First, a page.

Throughout 2015, reproductive-rights issues have made headlines, and the news has mostly been bad.
From deceptive videos intended to discredit Planned Parenthood to more clinic closures and the recent shooting at a Planned Parenthood clinic in Colorado, legislators and anti-abortion extremists are unrelenting in their efforts to push abortion out of reach. While there has been a large flood of support for Planned Parenthood and other reproductive-health providers, clinics and their staff, rallies and protests are predominantly white, when, in reality, abortion access and reproductive-health care are more significant issues for black women than for any other group.
Black women have a higher rate of unintended pregnancy than white or Hispanic women and are more likely to have an abortion as a result. According to the Guttmacher institute, around 42 percent of abortion patients are poor. For women living in poverty, even with limited health care, accessing high-quality contraception remains difficult. Many factors can prevent a woman from being able to use her chosen method of birth control consistently, including the distance from the clinic, cost of birth control and lack of awareness of no-co-pay birth control options.
Moreover, impediments caused by life events, relationship changes, personal crises, and cultural or linguistic barriers, all of which are common among all women, become magnified when you are low-income, already very busy, stressed and living paycheck to paycheck with children (since 60 percent of women who have an abortion already have children).
Access to abortion and reproductive-health care is challenged further when legislative restrictions close clinics, forcing women to travel longer distances to receive care and comply with mandatory waiting periods. Nowhere is this felt more than in a place like Texas. Despite then-state Sen. Wendy Davis’ valiant 11-hour filibuster, anti-abortion bill H.B. 2 was passed by a predominantly anti-choice Legislature and signed by Gov. Rick Perry in 2013.
As a result of this law’s provisions, over half of the clinics in the state have closed, leaving Whole Woman’s Health, which provides gynecological-health services in several states, as one of the few remaining abortion providers in Texas.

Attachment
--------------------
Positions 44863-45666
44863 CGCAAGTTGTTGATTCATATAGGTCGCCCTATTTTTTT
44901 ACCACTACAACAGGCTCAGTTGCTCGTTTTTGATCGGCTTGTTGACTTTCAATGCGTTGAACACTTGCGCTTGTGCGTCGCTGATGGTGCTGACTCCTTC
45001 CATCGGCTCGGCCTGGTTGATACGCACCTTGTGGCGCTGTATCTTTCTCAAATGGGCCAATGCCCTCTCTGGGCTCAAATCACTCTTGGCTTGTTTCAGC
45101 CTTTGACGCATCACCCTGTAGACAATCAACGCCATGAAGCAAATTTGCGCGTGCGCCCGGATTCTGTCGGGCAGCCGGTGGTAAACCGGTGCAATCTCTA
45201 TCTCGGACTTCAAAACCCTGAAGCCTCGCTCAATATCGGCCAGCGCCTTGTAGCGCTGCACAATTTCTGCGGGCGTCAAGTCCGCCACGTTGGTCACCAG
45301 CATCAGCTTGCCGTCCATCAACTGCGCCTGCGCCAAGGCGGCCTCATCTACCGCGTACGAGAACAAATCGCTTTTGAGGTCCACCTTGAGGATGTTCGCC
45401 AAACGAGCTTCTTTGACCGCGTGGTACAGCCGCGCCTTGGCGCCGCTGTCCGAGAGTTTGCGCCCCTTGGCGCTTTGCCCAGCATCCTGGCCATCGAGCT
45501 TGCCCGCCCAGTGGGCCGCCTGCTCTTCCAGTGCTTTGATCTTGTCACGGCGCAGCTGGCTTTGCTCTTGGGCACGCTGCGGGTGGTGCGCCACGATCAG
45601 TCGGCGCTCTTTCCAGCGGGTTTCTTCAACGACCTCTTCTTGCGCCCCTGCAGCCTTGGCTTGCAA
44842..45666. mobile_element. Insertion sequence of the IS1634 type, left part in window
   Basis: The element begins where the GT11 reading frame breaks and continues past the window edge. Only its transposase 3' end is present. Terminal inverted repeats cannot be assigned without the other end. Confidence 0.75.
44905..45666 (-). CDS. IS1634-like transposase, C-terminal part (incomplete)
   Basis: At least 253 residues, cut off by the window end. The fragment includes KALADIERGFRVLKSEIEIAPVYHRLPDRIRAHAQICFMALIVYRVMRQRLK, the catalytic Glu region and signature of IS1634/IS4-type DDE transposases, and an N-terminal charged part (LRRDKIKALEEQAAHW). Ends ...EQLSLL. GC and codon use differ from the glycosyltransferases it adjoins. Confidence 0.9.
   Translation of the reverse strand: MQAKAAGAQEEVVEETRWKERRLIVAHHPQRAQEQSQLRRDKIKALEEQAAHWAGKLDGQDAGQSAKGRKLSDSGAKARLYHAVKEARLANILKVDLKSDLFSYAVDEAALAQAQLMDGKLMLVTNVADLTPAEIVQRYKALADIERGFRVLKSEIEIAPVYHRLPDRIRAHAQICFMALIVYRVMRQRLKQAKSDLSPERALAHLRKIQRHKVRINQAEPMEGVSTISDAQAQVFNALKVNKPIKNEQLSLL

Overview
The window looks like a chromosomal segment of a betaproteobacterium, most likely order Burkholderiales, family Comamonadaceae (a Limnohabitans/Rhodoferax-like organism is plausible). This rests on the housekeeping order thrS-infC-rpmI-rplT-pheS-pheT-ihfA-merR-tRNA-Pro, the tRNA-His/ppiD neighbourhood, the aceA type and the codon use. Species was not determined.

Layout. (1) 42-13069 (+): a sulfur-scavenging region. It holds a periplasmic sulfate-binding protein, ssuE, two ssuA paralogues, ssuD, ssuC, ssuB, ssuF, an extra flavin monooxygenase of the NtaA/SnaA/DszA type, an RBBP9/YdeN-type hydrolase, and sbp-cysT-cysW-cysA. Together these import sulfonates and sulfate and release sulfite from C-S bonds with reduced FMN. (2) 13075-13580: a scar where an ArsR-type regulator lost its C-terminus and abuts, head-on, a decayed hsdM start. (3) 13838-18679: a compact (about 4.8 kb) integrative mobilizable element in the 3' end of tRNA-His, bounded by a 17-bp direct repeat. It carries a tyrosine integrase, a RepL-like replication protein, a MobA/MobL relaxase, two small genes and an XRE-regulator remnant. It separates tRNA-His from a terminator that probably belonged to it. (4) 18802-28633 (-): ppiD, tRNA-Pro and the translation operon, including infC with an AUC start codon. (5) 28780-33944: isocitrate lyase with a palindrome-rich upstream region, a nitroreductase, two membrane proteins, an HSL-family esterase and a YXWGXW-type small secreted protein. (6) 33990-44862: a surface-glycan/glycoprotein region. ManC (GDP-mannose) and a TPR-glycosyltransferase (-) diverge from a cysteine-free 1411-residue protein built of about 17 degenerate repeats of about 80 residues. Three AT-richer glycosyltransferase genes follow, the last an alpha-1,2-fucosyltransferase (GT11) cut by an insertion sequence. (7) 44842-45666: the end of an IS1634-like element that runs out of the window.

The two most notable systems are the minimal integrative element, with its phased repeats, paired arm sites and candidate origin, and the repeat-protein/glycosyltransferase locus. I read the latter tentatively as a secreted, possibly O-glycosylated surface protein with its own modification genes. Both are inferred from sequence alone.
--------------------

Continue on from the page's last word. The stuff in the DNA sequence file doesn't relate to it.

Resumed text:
“Clinics that are still open, even with H.B. 2, have very long wait lists, very long,” said Marva Sadler, director of clinical services at Whole Woman’s Health in Texas.
The clinic closures—including the closing of the Whole Woman’s Health clinic in Beaumont—have hit some predominantly black communities in Texas particularly hard.
“Our Beaumont clinic [saw] a majority [of] African-American women, and the majority are low-income,” said Sadler. Travel is not an option for them because of a lack of financial resources. “They’ve never been out of the city of Beaumont, Texas. Our clients in Fort Worth, they might have [money]. In Beaumont they just don’t have it.”
Many activists argue that while Roe v. Wade in 1973 established a woman’s right to choose, it means nothing if women cannot access services because of a lack of financial resources or legal restrictions. This falls hardest on women of color and those struggling to get by.
Fighting for the right to control their reproductive destiny has been an ongoing struggle for many in the African-American community. In the late 1800s, black women—once denied a say in when they had children, or if they got to keep their children, because of slavery—understood this deeply. Dorothy Roberts’ Killing the Black Body examines this history in great detail. The Women’s Era, a black-women’s newsletter, acknowledged a woman’s right to birth control in 1894, saying that “not all women are intended for mothers. Some of us have not temperament for family life.”